Security Clearance Attorney Sean M. Bigley represents clients worldwide in security clearance denials and revocations. He is a former investigator for the U.S. Office of Personnel Management. For more information, please visit www.bigleylaw.com.
Given the volume of security clearance cases my firm handles, I can’t help but notice certain patterns. One of the more interesting patterns of late is efforts by security clearance holders or their immediate family members to obtain dual citizenship (and with it, a foreign passport). I’ve heard a variety of rationales for this: honoring family heritage; a way to expedite travel to a parent’s home country (or within the European Union); eliminating the visa requirement for travel to certain countries; or simply, as one of my recent clients put it, “because it looks cool.”
Whatever your rationale, if you are considering dual citizenship you should know this: all of the above individuals were seeking my services because their security clearance had been denied.
That’s right: efforts by U.S. citizens to obtain dual citizenship – even from an entirely benign country like England or Ireland and even on account of something like ancestry – typically lead to at least an initial security clearance denial on grounds of “foreign preference.”
Dual Citizenship: Don’t Go There
If you haven’t yet obtained the dual citizenship, don’t go there if you’d like to obtain federal government employment or access to classified information. Although your “cool factor” may suffer, save the dual citizenship until you are retired. You’ll save yourself the hassle and risk of security clearance denial now.
If, however, you already have the dual citizenship, you’ll need to studiously avoid exercising any of the privileges of that citizenship. For starters, do not travel on a foreign passport. Ever. This is perhaps the most common reason for security clearance denial and it is a very difficult issue to successfully fight. If you value the security clearance more than the passport, turn-in the foreign passport to your security officer for destruction and indicate so on your SF-86. It is critically important that you dispose of the passport this way, as turning it in to the foreign country’s embassy or consulate effectively puts them on notice of your security clearance status and makes you an intelligence target (and thus an increased risk in the eyes of the U.S. government). It is for this same reason that the government won’t require you to actually renounce your dual citizenship if you are fortunate enough to still be granted a clearance (although they may ask you if you would hypothetically be willing to do so).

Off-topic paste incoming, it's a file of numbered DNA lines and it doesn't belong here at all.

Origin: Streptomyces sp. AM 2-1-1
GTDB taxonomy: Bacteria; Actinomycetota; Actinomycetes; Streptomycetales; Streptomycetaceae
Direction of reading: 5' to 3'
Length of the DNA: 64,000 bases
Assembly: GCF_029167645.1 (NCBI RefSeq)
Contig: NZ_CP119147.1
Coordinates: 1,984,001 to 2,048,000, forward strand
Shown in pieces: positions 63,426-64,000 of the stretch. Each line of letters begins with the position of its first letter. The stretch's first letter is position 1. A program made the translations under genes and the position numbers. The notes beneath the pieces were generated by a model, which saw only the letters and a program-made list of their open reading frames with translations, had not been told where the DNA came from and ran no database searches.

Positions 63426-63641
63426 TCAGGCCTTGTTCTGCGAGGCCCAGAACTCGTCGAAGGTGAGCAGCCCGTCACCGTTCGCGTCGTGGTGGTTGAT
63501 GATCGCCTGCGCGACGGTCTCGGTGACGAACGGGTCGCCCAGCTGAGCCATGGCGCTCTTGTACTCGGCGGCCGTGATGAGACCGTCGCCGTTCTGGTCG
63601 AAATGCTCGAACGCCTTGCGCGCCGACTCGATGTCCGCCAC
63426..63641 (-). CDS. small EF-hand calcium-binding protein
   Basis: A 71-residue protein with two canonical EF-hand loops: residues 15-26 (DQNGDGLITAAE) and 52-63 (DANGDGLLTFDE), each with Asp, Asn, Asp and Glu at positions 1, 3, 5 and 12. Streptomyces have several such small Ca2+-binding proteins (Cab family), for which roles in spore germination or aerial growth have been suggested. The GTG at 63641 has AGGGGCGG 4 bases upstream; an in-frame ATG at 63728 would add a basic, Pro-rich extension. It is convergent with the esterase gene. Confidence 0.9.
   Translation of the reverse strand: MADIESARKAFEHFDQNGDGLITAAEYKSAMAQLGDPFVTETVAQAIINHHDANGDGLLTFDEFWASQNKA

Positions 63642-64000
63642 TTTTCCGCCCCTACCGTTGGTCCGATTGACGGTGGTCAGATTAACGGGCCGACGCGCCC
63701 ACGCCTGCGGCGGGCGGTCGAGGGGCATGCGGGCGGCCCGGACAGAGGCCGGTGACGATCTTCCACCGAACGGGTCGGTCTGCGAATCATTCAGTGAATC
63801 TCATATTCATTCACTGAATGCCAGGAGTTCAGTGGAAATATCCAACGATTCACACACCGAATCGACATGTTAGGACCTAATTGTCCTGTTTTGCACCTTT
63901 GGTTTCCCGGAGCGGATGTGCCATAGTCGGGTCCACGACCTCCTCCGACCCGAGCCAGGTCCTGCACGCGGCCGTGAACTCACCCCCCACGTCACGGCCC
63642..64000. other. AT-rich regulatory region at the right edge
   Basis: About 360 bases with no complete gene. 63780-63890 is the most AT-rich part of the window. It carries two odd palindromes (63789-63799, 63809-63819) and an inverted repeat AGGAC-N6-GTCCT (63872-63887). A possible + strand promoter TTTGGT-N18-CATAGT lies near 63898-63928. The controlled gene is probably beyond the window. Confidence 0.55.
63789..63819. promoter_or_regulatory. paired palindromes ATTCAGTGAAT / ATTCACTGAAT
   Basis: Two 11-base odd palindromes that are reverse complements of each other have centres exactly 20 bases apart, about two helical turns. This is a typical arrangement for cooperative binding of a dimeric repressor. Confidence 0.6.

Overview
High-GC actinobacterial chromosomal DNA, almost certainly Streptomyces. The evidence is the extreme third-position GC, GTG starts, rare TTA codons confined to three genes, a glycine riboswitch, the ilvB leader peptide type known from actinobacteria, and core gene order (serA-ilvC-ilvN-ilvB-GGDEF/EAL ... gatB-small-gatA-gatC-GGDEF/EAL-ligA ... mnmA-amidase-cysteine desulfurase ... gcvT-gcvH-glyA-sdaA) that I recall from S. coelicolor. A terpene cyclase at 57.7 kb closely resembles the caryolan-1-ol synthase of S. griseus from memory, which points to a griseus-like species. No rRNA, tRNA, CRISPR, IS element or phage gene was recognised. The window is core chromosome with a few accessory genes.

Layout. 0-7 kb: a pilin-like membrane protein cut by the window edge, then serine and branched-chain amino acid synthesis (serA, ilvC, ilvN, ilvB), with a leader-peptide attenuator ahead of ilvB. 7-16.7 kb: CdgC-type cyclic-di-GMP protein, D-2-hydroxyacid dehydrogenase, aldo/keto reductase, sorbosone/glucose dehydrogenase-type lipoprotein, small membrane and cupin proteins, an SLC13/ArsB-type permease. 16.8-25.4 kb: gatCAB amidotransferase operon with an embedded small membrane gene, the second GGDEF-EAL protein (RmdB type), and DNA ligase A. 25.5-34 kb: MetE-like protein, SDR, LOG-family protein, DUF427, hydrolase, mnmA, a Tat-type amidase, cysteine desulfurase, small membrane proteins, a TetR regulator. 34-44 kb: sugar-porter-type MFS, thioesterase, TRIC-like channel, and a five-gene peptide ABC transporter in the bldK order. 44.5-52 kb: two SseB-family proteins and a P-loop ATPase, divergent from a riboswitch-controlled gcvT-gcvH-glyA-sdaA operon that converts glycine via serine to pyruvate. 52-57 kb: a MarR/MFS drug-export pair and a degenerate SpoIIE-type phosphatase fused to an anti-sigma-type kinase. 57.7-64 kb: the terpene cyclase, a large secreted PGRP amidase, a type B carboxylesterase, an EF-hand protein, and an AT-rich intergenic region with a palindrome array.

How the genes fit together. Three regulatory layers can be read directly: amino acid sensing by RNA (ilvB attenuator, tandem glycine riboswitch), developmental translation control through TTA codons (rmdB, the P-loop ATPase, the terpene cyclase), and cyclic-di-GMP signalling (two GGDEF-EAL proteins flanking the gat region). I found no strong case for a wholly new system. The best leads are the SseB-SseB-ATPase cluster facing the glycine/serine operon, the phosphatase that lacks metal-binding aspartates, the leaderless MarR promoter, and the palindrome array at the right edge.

Naturalized citizens and swearing allegiance
This brings me to another common misconception: that naturalized U.S. citizens automatically renounce their prior citizenship upon swearing allegiance to the United States. In fact, only a handful of countries have such a law. In most cases, you would need to actually visit the foreign country’s embassy or consulate and sign paperwork renouncing your citizenship. Here again, this can be a trap for the unwary. Doing so may put the former country on notice of your security clearance, thereby making you a target. The best solution in this case is to simply disclose your dual nationality on your SF-86 and wait for any additional instruction from the U.S. government.
Although dual citizenship may be attractive for a variety of reasons, clearly there are some serious repercussions for security clearance holders. And, although you can’t always control the actions of your family members, make sure that those you love understand the implications seeking dual citizenship can have on your security clearance and your career. When in doubt, consult a qualified security clearance attorney for further information.
This article is intended as general information only and should not be construed as legal advice. Consult an attorney regarding your specific situation.